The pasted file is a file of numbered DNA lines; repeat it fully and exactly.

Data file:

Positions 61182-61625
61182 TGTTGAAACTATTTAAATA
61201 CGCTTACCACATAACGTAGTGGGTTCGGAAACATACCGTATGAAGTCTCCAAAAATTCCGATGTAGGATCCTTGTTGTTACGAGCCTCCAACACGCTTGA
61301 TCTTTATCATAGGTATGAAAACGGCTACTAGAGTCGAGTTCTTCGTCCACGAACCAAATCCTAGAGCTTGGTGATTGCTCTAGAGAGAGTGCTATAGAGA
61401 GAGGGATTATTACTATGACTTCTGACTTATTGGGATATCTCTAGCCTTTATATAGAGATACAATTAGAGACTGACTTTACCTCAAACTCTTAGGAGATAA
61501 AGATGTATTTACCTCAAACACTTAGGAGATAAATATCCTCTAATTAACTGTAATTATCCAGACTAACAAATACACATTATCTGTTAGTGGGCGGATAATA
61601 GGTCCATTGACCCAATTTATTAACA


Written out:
Positions 61182-61625
61182 TGTTGAAACTATTTAAATA
61201 CGCTTACCACATAACGTAGTGGGTTCGGAAACATACCGTATGAAGTCTCCAAAAATTCCGATGTAGGATCCTTGTTGTTACGAGCCTCCAACACGCTTGA
61301 TCTTTATCATAGGTATGAAAACGGCTACTAGAGTCGAGTTCTTCGTCCACGAACCAAATCCTAGAGCTTGGTGATTGCTCTAGAGAGAGTGCTATAGAGA
61401 GAGGGATTATTACTATGACTTCTGACTTATTGGGATATCTCTAGCCTTTATATAGAGATACAATTAGAGACTGACTTTACCTCAAACTCTTAGGAGATAA
61501 AGATGTATTTACCTCAAACACTTAGGAGATAAATATCCTCTAATTAACTGTAATTATCCAGACTAACAAATACACATTATCTGTTAGTGGGCGGATAATA
61601 GGTCCATTGACCCAATTTATTAACA